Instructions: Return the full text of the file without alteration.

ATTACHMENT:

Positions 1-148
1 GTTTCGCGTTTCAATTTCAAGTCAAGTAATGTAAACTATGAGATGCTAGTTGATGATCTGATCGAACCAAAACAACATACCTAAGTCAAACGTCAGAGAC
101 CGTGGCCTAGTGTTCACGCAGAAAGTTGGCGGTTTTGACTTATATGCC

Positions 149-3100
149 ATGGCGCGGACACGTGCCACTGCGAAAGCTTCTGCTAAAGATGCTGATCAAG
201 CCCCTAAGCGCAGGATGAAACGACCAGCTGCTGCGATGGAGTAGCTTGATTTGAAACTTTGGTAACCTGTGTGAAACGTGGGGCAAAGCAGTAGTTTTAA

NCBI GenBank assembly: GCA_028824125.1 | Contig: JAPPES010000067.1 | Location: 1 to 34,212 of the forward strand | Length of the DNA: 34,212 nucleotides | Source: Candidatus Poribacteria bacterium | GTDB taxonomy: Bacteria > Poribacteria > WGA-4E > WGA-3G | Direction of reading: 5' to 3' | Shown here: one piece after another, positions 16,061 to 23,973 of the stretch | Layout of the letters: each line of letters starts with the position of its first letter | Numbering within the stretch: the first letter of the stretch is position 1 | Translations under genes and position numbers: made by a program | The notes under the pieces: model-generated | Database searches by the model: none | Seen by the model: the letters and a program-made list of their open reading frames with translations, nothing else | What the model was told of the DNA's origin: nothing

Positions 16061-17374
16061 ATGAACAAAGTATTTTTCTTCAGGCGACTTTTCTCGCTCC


Positions 1-148
1 GTTTCGCGTTTCAATTTCAAGTCAAGTAATGTAAACTATGAGATGCTAGTTGATGATCTGATCGAACCAAAACAACATACCTAAGTCAAACGTCAGAGAC
101 CGTGGCCTAGTGTTCACGCAGAAAGTTGGCGGTTTTGACTTATATGCC

Positions 149-3100
149 ATGGCGCGGACACGTGCCACTGCGAAAGCTTCTGCTAAAGATGCTGATCAAG
201 CCCCTAAGCGCAGGATGAAACGACCAGCTGCTGCGATGGAGTAGCTTGATTTGAAACTTTGGTAACCTGTGTGAAACGTGGGGCAAAGCAGTAGTTTTAA

NCBI GenBank assembly: GCA_028824125.1 | Contig: JAPPES010000067.1 | Location: 1 to 34,212 of the forward strand | Length of the DNA: 34,212 nucleotides | Source: Candidatus Poribacteria bacterium | GTDB taxonomy: Bacteria > Poribacteria > WGA-4E > WGA-3G | Direction of reading: 5' to 3' | Shown here: one piece after another, positions 16,061 to 23,973 of the stretch | Layout of the letters: each line of letters starts with the position of its first letter | Numbering within the stretch: the first letter of the stretch is position 1 | Translations under genes and position numbers: made by a program | The notes under the pieces: model-generated | Database searches by the model: none | Seen by the model: the letters and a program-made list of their open reading frames with translations, nothing else | What the model was told of the DNA's origin: nothing

Positions 16061-17374
16061 ATGAACAAAGTATTTTTCTTCAGGCGACTTTTCTCGCTCC